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Everything you need to know to register and vote in Indiana

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Check your registration status: https://indianavoters.in.gov/

Register: https://forms.in.gov/Download.aspx?id=9341

Request an absentee ballot: https://forms.in.gov/Download.aspx?id=8691

Find your polling location: https://indianavoters.in.gov/

Find your sample ballot: https://indianavoters.in.gov/

Campus Vote Project: https://www.campusvoteproject.org/stateguides/Indiana

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MediaWise is a nonprofit, nonpartisan project of the Poynter Institute and supported by Facebook. Complexly is an MVP partner, as are Campus Vote Project and Students Learn, Students Vote.
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Hey Indiana!

If you want to vote in the November presidential elections, first you need to register. You can check if you’re already registered using the link in the description.

If you still need to register, you can do that online if you have a valid Indiana driver’s license or state ID. If you don’t have one, say you’re a student from another state, or you just don’t drive, you need to print out a form and mail it in, like with a stamp. Which I get is kind of a hassle, but it’s important, so do it anyway.

Both the links to the online registration and the printable form will be in the description. Either way you register, you’ve gotta do it by October 5th to vote in the November election. Okay, so once you’re registered, you have a few options for how you can vote.

Voting absentee by mail is available in a few cases. For example if you’ll be out of state on election day, you have a disability that prevents you from going to the polls, or you have a religious holiday or a work shift that lasts the entire 12 hours that the polls are open. If any of those apply to you, you can request a ballot by printing out the form in the link below and mailing it in.

You have to request your ballot by October 24th and fill it out and return it before November 3rd. You can also vote early in person from October 6th through November 2nd at your local county election board office or other early voting locations in your county. There’s a link in the description where you can find the locations and hours for your county.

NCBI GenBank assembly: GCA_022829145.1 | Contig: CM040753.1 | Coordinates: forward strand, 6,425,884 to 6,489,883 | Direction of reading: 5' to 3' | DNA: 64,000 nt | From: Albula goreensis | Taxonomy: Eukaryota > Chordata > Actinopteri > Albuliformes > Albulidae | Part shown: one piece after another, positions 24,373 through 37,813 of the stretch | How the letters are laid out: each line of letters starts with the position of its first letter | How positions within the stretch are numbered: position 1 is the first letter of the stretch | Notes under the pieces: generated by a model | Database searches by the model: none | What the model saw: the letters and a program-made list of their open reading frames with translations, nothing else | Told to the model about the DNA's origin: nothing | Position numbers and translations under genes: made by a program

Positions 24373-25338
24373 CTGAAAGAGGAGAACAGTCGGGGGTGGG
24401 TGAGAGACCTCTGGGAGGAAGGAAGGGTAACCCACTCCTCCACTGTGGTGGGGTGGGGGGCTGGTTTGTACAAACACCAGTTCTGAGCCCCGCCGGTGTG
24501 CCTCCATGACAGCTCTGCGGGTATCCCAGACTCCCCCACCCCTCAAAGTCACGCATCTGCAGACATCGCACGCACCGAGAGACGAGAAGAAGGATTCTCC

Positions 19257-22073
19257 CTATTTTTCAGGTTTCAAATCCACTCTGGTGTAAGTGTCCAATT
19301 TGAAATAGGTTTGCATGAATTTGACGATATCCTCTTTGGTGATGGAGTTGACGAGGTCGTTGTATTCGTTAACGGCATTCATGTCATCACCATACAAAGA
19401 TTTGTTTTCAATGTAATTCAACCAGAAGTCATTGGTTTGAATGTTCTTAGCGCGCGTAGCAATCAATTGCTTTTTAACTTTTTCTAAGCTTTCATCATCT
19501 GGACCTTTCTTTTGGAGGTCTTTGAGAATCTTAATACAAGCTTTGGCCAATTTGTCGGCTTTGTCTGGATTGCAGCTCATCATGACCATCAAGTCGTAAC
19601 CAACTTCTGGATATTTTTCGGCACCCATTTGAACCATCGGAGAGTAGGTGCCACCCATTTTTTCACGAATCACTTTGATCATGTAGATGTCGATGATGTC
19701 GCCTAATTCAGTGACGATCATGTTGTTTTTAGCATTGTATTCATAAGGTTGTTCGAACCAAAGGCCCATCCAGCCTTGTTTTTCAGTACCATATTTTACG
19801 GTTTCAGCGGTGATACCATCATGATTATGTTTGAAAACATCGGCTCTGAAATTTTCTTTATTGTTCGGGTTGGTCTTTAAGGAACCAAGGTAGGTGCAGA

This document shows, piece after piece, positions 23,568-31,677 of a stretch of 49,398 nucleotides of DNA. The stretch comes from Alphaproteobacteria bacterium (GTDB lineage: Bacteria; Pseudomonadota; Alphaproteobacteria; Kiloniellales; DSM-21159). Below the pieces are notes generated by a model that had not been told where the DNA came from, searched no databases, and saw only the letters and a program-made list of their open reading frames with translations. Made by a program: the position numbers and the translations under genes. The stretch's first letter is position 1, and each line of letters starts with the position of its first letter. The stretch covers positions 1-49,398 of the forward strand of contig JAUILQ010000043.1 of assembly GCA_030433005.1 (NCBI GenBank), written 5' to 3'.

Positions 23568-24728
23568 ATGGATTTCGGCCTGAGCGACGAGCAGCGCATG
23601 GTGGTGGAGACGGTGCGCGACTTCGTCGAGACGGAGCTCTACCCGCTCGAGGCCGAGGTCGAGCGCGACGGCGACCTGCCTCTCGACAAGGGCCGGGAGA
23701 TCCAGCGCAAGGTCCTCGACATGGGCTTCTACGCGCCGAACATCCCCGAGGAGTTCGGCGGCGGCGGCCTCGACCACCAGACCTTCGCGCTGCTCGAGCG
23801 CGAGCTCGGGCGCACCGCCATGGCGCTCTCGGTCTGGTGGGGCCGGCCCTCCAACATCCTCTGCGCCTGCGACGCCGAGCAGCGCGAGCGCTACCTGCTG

If you’re gonna vote on November 3rd, polls are open from 6am to 6pm and you can figure out where you should go to vote using the link in the description. Depending on your county, you’ll either be assigned one specific location, or you’ll get to choose whichever voting center in your county works best for you—but that website will show you which locations are available where you live. When you go to vote, you’ll need to bring an ID issued by the state of Indiana that has your name, a photo of you, an expiration date that shows that it is valid or that it expired after November 6, 2018.

In most cases that’s a driver’s license, passport, or state ID, but an ID from a public college or university in Indiana is also okay as long as it also has those three things on it. If you want to see everything that’s gonna be on the ballot ahead of time, you can go to the same link where you looked up your polling place to see a sample ballot. Don’t panic if you see like, a bunch of things on there you haven’t heard about.

You don’t need to vote for everything on the ballot for it to count, but the local elections are pretty important, so looking up your sample ballot gives you a chance to research the candidates for your local elections ahead of time. You can even print out your sample ballot or take a screenshot and bring it to the polls with you so you can remember how you want to vote. And one last thing: if you’re gonna vote take a second right now to open up your notes app or grab a pen and paper and make a plan.

Write down when and how you’re gonna register, what time you’re gonna vote, how you’re gonna get there, what ID you’re gonna use, even who you’re gonna bring to the polls with you. Having a plan is a great way to make sure that nothing unexpected stops you from voting on November 3rd. All the links you need to check your registration and polling location will be in the description.

Thanks for voting. How To Vote in Every State is produced by Complexly in partnership with The MediaWise Voter Project, which is led by The Poynter Institute and supported by Facebook.